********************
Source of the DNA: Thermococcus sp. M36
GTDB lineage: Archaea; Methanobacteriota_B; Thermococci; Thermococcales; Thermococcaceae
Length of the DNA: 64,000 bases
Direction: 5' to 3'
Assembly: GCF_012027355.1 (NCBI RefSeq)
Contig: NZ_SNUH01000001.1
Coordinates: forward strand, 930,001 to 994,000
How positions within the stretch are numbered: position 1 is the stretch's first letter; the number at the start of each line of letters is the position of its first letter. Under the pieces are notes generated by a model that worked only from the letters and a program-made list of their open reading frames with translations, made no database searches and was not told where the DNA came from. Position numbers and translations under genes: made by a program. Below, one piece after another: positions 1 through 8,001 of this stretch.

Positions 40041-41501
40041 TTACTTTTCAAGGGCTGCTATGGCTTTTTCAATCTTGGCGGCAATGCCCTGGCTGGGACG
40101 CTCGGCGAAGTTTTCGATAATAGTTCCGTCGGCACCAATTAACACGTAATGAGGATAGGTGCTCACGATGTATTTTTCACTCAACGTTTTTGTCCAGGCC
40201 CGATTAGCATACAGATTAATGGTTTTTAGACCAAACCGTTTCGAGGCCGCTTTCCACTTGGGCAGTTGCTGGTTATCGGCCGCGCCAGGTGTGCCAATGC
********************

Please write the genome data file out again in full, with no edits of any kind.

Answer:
Source of the DNA: Thermococcus sp. M36
GTDB lineage: Archaea; Methanobacteriota_B; Thermococci; Thermococcales; Thermococcaceae
Length of the DNA: 64,000 bases
Direction: 5' to 3'
Assembly: GCF_012027355.1 (NCBI RefSeq)
Contig: NZ_SNUH01000001.1
Coordinates: forward strand, 930,001 to 994,000
How positions within the stretch are numbered: position 1 is the stretch's first letter; the number at the start of each line of letters is the position of its first letter. Under the pieces are notes generated by a model that worked only from the letters and a program-made list of their open reading frames with translations, made no database searches and was not told where the DNA came from. Position numbers and translations under genes: made by a program. Below, one piece after another: positions 1 through 8,001 of this stretch.

Positions 40041-41501
40041 TTACTTTTCAAGGGCTGCTATGGCTTTTTCAATCTTGGCGGCAATGCCCTGGCTGGGACG
40101 CTCGGCGAAGTTTTCGATAATAGTTCCGTCGGCACCAATTAACACGTAATGAGGATAGGTGCTCACGATGTATTTTTCACTCAACGTTTTTGTCCAGGCC
40201 CGATTAGCATACAGATTAATGGTTTTTAGACCAAACCGTTTCGAGGCCGCTTTCCACTTGGGCAGTTGCTGGTTATCGGCCGCGCCAGGTGTGCCAATGC